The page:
GUWAHATI, Feb 20 – The cumulative impact assessment (CIA) study conducted by the Central Water Commission (CWC) and the RS Envirolink Technologies Pvt Ltd on the Siang Basin is inadequate, alleged the environment group South Asia Network on Dams, Rivers & People (SANDRP).
It alleged that the study has not mentioned the social and cultural impacts of the proposed project, nor has it mentioned the downstream impacts of the project on Assam areas in detail.
It needs mention here that 44 hydel projects are proposed on the Siang and together they will have an installed capacity of 18,293 MW. Of these projects, Upper Siang Stage-I, with an installed capacity of 6,000 MW, Upper Siang Stage-II with an installed capacity of 3,750 MW and the Lower Siang project with an installed capacity of 2,700 MW-are the largest ones.
SANDRP said Upper Siang Stage-I and II and Lower Siang are huge projects with direct impact on the downstream State (Assam). Even as issues of dam safety and risk assessment have gained high significance in Assam, as can be seen in the Lower Subansiri protests, the basin study/CIA does not include a word on dam safety, cumulative risk assessment, risk of landslips and landslides, seismic zones of projects, past earthquakes in the region, possible mitigation measures, disaster management, etc.
There is no assessment of baseline situation about disaster vulnerability of the region and how the projects will change that, said the environment group.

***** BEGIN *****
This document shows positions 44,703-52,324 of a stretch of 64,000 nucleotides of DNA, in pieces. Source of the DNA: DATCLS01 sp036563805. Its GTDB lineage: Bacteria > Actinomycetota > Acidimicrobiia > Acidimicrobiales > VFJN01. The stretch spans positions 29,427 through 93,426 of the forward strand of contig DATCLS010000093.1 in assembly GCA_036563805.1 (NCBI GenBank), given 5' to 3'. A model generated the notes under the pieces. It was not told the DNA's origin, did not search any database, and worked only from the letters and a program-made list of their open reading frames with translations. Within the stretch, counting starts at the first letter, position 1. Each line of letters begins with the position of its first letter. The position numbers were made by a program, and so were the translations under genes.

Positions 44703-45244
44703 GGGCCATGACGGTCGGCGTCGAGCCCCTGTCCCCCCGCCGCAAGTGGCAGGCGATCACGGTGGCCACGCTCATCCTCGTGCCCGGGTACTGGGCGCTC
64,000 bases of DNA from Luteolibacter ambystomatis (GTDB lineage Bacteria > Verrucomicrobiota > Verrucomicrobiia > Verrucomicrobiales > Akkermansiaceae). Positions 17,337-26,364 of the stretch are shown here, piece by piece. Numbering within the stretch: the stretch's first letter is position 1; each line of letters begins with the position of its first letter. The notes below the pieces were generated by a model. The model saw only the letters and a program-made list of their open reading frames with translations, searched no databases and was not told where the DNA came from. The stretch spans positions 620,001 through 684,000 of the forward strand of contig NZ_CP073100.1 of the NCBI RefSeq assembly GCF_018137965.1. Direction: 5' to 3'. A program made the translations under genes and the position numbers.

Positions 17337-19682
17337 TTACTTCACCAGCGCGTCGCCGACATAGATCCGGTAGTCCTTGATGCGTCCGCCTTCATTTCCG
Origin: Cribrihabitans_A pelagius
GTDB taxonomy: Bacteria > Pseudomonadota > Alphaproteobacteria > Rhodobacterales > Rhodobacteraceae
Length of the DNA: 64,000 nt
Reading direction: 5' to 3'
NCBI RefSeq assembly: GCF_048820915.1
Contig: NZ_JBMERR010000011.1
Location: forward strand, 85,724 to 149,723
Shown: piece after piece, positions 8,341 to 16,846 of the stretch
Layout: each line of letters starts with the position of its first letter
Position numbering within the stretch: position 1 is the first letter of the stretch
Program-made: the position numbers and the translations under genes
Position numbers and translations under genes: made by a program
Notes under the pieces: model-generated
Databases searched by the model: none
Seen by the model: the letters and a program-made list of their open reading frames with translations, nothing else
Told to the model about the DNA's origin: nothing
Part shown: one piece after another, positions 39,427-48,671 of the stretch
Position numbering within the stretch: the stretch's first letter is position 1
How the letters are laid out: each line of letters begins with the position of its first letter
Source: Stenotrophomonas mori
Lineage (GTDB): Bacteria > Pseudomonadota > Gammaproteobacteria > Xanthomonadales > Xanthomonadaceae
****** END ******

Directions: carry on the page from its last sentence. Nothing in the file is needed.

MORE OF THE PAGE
Further, it said the study has not done the cumulative disaster vulnerability, impact of project on such vulnerabilities, dam safety assessment and risk assessment.
The cumulative impacts of the project on several aspects have also not been assessed by the study, it said.
The critical recommendations made by the Expert Appraisal Committee on the River Valley Projects of the Union Ministry of Environment and Forests (MoEF), like making it compatible with the similar studies done worldwide, suggestions about ramping to reduce downstream impacts, recommendation on free flowing length between two projects, cumulative impact on sediment regime, impact of road construction, etc, are not complied with.
The study has also failed to mention anything about climate change, reservoir emissions vis-a-vis cumulative impacts of such a massive scale, and how the projects would affect the adaptation capacity of the communities in the region in the context of climate change, said the SANDRP.
It, therefore, urged the EAC not to finalise the study without credible public consultations across the basin.